When a lot of smart people get together, you always run the risk that someone will have a right-brain thought. You know – the creative side, where the cool stuff comes from, much of which is impractical and crazy, but some of which would be great if we could figure out how to do it.

Most people view timekeeping as a tactical necessity. And it is. We have to track hours worked in order to pay our people properly, and account for where the time goes. But what if we could tie hours worked for a month, and by whom, to monthly sales? Or why not to weekly sales? Wait, why not daily sales?  What the heck, how about hourly sales? Can we tell, on a 24-7 basis, for every job code, for every department in every store, for every hour, what our sales were, and also what our scheduled and actual hours were?

timekeeper, sales, WFM, think

That sounds like a lot of data – and it is. And it also sounds just about impossible? Which it is. But ‘just about’ does not mean ‘absolutely’, and in that little niche between ‘just about’ and ‘absolutely’, one of our customers challenged us to make it happen.Kronos tracking Revenue

We would obviously not be publishing this article unless there was a happy ending. It turns out the Kronos provides a means of recording sales (items and dollars) every 15 minutes! And the timekeeping system knows, for a given hour, who was working. They don’t make it easy to correlate the two (sales made and hours worked), but it can be done, and Improvizations has done it. The data structures are simple, and the data table is huge (remember, we are storing a fair amount of information for every job code, for every store, for every hour). But armed with that information, you can analyze sales and labor trends, and staff for maximum productivity and profit, like nobody’s business. Unless it’s your business – in which case, it’s somebody’s business. Yours.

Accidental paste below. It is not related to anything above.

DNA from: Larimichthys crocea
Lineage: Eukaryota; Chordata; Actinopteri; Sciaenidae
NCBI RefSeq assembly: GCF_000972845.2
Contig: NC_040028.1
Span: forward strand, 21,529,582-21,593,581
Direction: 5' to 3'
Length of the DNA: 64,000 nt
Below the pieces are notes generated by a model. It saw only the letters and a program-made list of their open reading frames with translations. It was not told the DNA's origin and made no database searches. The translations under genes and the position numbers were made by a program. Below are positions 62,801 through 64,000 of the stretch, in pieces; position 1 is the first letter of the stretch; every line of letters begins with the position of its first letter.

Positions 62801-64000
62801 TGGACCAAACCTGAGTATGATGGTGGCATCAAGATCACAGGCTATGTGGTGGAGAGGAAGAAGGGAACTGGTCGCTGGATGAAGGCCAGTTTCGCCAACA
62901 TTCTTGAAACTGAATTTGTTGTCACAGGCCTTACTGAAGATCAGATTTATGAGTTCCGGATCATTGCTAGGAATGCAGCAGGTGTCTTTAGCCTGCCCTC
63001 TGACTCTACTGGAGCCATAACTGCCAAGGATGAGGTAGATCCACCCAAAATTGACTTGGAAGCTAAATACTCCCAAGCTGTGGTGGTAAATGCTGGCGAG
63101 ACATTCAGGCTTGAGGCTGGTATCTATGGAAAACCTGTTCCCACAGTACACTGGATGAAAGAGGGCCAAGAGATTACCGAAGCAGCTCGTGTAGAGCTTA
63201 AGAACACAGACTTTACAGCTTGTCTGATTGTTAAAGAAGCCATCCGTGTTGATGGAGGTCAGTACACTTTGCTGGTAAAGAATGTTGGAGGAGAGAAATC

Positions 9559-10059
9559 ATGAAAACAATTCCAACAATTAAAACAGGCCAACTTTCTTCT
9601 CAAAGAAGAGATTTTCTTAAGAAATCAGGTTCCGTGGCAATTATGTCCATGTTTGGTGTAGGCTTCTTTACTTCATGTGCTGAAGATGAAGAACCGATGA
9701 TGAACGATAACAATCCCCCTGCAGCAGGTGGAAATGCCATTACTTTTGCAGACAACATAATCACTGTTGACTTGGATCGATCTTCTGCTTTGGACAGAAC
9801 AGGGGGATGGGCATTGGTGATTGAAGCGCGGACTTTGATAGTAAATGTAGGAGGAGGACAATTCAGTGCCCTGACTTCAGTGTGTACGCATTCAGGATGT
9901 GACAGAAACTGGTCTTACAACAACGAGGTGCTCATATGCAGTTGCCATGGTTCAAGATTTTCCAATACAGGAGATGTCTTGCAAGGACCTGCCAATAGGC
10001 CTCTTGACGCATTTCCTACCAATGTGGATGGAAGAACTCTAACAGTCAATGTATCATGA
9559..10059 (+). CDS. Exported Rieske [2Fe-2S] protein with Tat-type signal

Now, that was a right-brain thought that actually turned out well.

Myron


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